Buy two sets. They're small.
I can see Swingy and Leon drooling for them right now. Can't you?
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On 3/10/2010 5:49 PM, Larry Jaques wrote:

Hehe ... New Festool stuff!? Damn, thought it was Rob's meatball thread that had my mouth watering!
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I made my workbench the same height as my table saw. The saw sets at the end of my workbench, and acts as an extension for the saw for cross cutting. The saw is on rollers and can be turned 90 deg. for ripping plywood. Also my radial saw, is at the same height and sets next to the table saw, so they all support each other. The rip fence on the T/S makes a perfect stop for the R/S when making cutoffs. I have my shop a small 2 car garage and space is very limited.
Joe "Puckdropper" <puckdropper(at)yahoo(dot)com> wrote in message

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I measured my bench. 1/4" taller than the saw. Rats. When I get the garshop switched around, I'm going to flip the bench over on its back and cut its legs down. Then put leveling feet in there so I can make sure it's exactly the same height as my TS.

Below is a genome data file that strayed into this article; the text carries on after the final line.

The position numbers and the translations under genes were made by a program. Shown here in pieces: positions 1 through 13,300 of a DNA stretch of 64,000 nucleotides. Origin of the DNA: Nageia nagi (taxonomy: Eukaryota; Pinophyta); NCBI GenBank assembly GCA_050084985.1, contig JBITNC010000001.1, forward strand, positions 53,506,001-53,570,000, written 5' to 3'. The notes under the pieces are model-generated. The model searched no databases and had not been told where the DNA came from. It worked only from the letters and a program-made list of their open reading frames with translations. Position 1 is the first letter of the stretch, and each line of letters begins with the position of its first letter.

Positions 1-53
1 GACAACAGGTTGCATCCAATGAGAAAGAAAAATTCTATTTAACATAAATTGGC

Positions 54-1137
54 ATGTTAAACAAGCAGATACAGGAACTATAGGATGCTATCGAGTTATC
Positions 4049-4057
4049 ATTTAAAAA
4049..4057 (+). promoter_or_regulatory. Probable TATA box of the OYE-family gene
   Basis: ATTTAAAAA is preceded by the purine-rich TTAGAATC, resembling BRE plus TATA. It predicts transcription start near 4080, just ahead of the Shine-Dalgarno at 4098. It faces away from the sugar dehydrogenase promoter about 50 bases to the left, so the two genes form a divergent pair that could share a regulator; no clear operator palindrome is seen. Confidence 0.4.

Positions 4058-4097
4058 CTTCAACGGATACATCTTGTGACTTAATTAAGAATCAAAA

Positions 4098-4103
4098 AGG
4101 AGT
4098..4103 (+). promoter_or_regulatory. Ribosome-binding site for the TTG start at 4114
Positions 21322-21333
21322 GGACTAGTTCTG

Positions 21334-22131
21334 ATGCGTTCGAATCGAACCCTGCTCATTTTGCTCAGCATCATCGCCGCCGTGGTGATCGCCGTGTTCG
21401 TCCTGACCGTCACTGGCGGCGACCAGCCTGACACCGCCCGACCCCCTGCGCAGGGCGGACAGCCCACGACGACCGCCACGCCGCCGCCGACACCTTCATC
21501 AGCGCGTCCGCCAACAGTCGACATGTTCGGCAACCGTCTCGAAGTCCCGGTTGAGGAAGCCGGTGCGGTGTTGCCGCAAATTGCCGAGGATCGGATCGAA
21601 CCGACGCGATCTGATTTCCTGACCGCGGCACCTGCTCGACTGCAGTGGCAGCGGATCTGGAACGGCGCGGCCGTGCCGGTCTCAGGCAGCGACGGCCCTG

I wound up raising the saw a little bit and getting close enough. The dados have all been cut, and it's almost time to test the fit.
Puckdropper
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Puckdropper wrote:

Not really a big deal. 1/4" over 6' would be pretty small angle, 2/10th's of a degree I think. If your shop is in a garage or basement with floor drains, the floor slopes anyway, so unless the table is adjustable or attached to the saw, it will vary depending on where the saw is located.
When I get the

Pictures of 2' tall work bench flash in my head:-)
Then put leveling feet in there so I can make sure

My work bench and side tables are the same as the table saw. Also, my jointer fence which is next to the TS on the same bench is the same height as the saw table (
http://jbstein.com/Flick/TSBench2.jpg ). I rarely use the router to cut dado's, but the end of a 6' board would be around the limit for me on the TS.

Hmmm, I test the fit before I even cut one production dado, and after the first cut, at least...